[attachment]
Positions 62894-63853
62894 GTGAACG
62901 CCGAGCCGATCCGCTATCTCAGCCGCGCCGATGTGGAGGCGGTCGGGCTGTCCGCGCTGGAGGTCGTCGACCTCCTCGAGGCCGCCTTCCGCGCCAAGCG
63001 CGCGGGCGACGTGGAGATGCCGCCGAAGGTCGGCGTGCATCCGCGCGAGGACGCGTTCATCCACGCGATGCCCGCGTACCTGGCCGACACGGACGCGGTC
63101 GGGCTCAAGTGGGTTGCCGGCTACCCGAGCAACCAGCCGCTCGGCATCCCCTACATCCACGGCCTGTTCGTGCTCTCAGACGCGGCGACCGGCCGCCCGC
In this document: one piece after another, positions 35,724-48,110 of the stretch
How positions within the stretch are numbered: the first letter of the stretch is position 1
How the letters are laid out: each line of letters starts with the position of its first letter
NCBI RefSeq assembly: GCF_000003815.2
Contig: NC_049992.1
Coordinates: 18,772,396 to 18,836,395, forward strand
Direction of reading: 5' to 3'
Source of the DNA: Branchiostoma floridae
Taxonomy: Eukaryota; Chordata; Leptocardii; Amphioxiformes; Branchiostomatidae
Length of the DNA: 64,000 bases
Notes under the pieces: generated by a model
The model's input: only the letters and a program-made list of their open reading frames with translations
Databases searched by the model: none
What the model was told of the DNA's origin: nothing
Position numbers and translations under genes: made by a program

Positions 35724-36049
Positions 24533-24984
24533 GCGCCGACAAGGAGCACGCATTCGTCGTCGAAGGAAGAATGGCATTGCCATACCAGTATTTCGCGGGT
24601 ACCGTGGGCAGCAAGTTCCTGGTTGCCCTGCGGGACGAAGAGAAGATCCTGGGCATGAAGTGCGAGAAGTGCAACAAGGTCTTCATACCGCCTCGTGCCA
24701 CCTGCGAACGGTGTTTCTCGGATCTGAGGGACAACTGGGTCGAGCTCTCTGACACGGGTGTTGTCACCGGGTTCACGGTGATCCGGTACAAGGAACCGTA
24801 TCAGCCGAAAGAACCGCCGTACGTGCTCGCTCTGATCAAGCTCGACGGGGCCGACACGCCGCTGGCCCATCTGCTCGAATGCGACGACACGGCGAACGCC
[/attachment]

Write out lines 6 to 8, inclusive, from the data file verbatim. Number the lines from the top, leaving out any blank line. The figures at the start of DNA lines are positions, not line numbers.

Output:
In this document: one piece after another, positions 35,724-48,110 of the stretch
How positions within the stretch are numbered: the first letter of the stretch is position 1
How the letters are laid out: each line of letters starts with the position of its first letter